Just Reality, Not Reality TV
SCOTT FULMER ’98
Scott Fulmer is a private investigator,
and he wants you to know one thing:
It’s not like TV.
It’s not like TV.
"It’s exciting, but I don’t drive a
Ferrari, I don’t look like Thomas
Magnum and I don’t get beat up like
Jim Rockford did," said Fulmer, seated
in his office in a garage apartment at
his San Antonio home.
Fulmer, 47, worked for several
agencies and businesses as a private
eye before starting his own firm, Scott
B. Fulmer Investigations, in San
Antonio in 2006.
"I do a little bit of everything," said
Fulmer, who earned a B.A. in criminal
justice. "It’s important in this business
to have a niche. My niche is covert video
surveillance. Workers’ comp fraud,
insurance liability. If you know how to do
surveillance it doesn’t really matter if it’s
workers’ comp or domestic. It’s kind of
the same thing. I do child custody cases,
Regarding the latter, he said, "it’s
not like the show on Fox, Cheaters,"
where the client tags along, leading to
sensational, made-for-TV confrontations.
"That’s unethical. It’s not like
that at all."
Fulmer reels off some of the typical
cases he’s been involved in.
There was the workers’ comp case
where a woman was claiming a back
injury. Fulmer went through her trash,
found evidence she was going to Fiesta
Texas, followed her there and did video
surveillance. "The best video was her
on one of the roller coasters. No back
There was the custody case where,
Fulmer said, he needed a flow chart to
keep track of who was who. "The
grandmother/mother wanted custody of
her son’s child from a girlfriend, a
one-night stand. These things can get
really, really crazy."
There was the Border Patrol agent
found to be helping illegal immigrants
into the U.S., and the Drug Enforcement
Administration officer who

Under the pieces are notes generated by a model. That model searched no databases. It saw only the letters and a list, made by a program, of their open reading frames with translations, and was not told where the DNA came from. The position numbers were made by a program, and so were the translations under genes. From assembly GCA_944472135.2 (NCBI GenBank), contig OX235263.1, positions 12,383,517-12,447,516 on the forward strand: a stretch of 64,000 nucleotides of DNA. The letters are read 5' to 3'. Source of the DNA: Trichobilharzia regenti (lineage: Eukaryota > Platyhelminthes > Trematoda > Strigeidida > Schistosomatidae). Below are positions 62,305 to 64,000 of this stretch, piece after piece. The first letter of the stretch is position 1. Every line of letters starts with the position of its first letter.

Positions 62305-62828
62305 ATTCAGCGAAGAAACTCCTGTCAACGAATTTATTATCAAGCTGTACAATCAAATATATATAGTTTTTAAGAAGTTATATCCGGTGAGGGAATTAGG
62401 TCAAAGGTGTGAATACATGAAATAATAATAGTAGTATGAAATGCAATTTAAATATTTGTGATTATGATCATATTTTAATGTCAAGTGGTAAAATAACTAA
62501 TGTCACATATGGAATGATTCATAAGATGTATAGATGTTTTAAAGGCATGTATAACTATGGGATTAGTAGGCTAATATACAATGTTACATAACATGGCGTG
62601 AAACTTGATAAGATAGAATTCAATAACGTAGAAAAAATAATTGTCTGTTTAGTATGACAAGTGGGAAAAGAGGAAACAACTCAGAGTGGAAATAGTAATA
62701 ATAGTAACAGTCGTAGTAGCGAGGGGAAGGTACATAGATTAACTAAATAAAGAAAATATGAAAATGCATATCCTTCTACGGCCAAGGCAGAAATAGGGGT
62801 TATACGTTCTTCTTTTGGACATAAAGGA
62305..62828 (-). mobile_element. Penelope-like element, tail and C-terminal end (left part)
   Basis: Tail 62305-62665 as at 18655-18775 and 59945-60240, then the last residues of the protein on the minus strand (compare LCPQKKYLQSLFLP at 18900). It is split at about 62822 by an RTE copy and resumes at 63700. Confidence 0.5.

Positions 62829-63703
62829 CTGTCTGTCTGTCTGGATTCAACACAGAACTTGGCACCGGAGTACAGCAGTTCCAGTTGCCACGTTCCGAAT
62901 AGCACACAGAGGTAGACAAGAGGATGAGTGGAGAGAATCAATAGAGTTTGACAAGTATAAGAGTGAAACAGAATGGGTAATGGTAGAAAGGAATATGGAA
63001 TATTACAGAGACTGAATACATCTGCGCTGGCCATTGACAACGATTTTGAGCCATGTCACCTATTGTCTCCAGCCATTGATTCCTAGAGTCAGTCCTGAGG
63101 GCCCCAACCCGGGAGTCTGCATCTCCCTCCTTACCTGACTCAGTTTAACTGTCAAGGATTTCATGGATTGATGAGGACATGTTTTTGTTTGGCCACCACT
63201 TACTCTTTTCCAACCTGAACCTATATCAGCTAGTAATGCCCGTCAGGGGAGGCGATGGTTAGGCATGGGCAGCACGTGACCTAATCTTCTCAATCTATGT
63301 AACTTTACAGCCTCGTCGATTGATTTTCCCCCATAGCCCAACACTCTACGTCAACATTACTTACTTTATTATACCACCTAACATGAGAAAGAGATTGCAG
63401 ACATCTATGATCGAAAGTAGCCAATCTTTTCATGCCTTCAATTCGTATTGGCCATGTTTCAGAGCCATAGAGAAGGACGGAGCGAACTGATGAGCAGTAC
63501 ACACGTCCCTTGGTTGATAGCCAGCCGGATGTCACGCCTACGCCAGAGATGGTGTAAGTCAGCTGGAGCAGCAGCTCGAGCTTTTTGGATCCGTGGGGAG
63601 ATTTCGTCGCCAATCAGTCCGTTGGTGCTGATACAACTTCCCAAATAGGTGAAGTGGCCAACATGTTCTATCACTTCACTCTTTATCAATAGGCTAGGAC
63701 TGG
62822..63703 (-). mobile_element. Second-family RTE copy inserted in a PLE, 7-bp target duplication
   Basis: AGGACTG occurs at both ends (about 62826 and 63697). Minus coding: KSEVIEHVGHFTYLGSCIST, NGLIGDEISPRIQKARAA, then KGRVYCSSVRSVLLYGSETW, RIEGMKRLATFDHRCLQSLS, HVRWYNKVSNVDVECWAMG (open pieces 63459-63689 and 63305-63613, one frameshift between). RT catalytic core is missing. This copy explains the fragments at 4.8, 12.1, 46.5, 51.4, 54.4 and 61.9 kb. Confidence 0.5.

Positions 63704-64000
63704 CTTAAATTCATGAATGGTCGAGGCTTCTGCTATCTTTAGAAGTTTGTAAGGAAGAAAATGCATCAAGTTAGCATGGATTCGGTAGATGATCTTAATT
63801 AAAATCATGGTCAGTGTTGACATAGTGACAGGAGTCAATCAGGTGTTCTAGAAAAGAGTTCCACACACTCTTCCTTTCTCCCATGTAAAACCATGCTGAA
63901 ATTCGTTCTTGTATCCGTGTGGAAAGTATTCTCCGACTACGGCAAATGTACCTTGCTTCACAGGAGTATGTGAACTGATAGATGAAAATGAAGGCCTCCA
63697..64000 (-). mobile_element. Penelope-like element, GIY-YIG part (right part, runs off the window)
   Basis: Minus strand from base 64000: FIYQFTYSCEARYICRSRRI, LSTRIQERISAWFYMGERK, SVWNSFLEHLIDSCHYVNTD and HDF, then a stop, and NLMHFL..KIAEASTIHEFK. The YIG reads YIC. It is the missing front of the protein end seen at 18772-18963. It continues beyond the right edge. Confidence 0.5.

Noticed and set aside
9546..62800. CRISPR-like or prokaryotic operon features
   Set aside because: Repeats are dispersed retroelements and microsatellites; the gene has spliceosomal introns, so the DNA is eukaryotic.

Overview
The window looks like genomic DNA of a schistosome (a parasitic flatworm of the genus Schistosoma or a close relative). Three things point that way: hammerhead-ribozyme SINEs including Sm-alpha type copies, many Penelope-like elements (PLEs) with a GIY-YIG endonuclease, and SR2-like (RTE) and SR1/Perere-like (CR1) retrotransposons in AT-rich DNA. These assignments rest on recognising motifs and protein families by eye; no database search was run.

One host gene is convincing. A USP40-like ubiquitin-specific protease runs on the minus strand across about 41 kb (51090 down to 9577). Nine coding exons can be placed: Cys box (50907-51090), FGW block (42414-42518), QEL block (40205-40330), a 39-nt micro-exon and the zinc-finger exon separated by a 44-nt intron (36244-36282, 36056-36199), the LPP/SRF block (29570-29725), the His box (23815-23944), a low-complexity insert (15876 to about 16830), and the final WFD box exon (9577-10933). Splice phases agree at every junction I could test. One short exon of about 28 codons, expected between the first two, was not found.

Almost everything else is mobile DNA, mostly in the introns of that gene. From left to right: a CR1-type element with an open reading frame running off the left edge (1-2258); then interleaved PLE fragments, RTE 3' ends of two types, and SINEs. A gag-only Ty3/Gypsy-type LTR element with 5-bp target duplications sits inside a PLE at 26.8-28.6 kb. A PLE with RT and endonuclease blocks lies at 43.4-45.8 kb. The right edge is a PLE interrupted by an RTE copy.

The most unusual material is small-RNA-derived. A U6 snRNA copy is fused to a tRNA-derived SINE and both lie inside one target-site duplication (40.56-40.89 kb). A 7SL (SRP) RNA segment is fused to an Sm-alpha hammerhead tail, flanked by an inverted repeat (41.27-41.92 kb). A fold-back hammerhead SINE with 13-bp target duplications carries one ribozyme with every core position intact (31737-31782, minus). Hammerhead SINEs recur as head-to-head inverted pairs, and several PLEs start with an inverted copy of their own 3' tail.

absconded "with a ton of drug money."
There was the stripper who had
been slightly injured in an auto
accident with an 18-wheeler and
wanted $1 million to settle. Fulmer
videotaped her at her place of employment.
"She was making moves that
most healthy people couldn’t do, much
less someone who had been involved in
an automobile accident."
Regarding surveillance, Fulmer
said, again, it’s not like television.
It can be extremely boring, with
many hours of waiting for the right
break. And "no one ever seems to sweat
on surveillance on TV. … It’s not rocket
science, it’s not splitting the atom, but
there are nuances. I tell people when I
hire them that we could train a monkey
to hold a camera, but that’s not going to
Fulmer, a San Antonio native, said
he was inspired to be a private eye
when, as a boy, he read the true story
Jay J. Armes, Investigator: The World’s
Most Successful Private Eye.
"He led a very exciting life," Fulmer
said. "He had his hands blown off by
dynamite when he was a kid, so he has
hooks. His name is Armes and he has
hooks. He intrigued me, and ever since
then I wanted to be a private investigator."
After graduating from Marshall High
School, Fulmer served a year as a
Mormon missionary, then joined the
Army, first with the 101st Airborne
Division out of Fort Campbell, Ky., then
later with the 2nd Armored Division out
of Fort Hood, Texas.
In 1990–91, the Army "invited me
to go to the Gulf War. How could I say
no?" he said, laughing.
When he left the military he
enrolled at San Antonio College, then
transferred to UTSA his junior year to
gain the academic background needed
to enhance his future career as a
As he talks about his work, it’s clear
Fulmer enjoys the chase, the cat-and-mouse,
the challenge of just discovering
a bit of hidden truth.
"I’m a licensed private investigator,
licensed by the state of Texas," he said.
"But I don’t arrest people. I could carry
a gun but I don’t. Private investigators
in reality don’t have a lot more authority
than just your regular citizen. But we’re
aware of how to find information."
And, best of all, it’s not like TV.
—Joe Michael Feist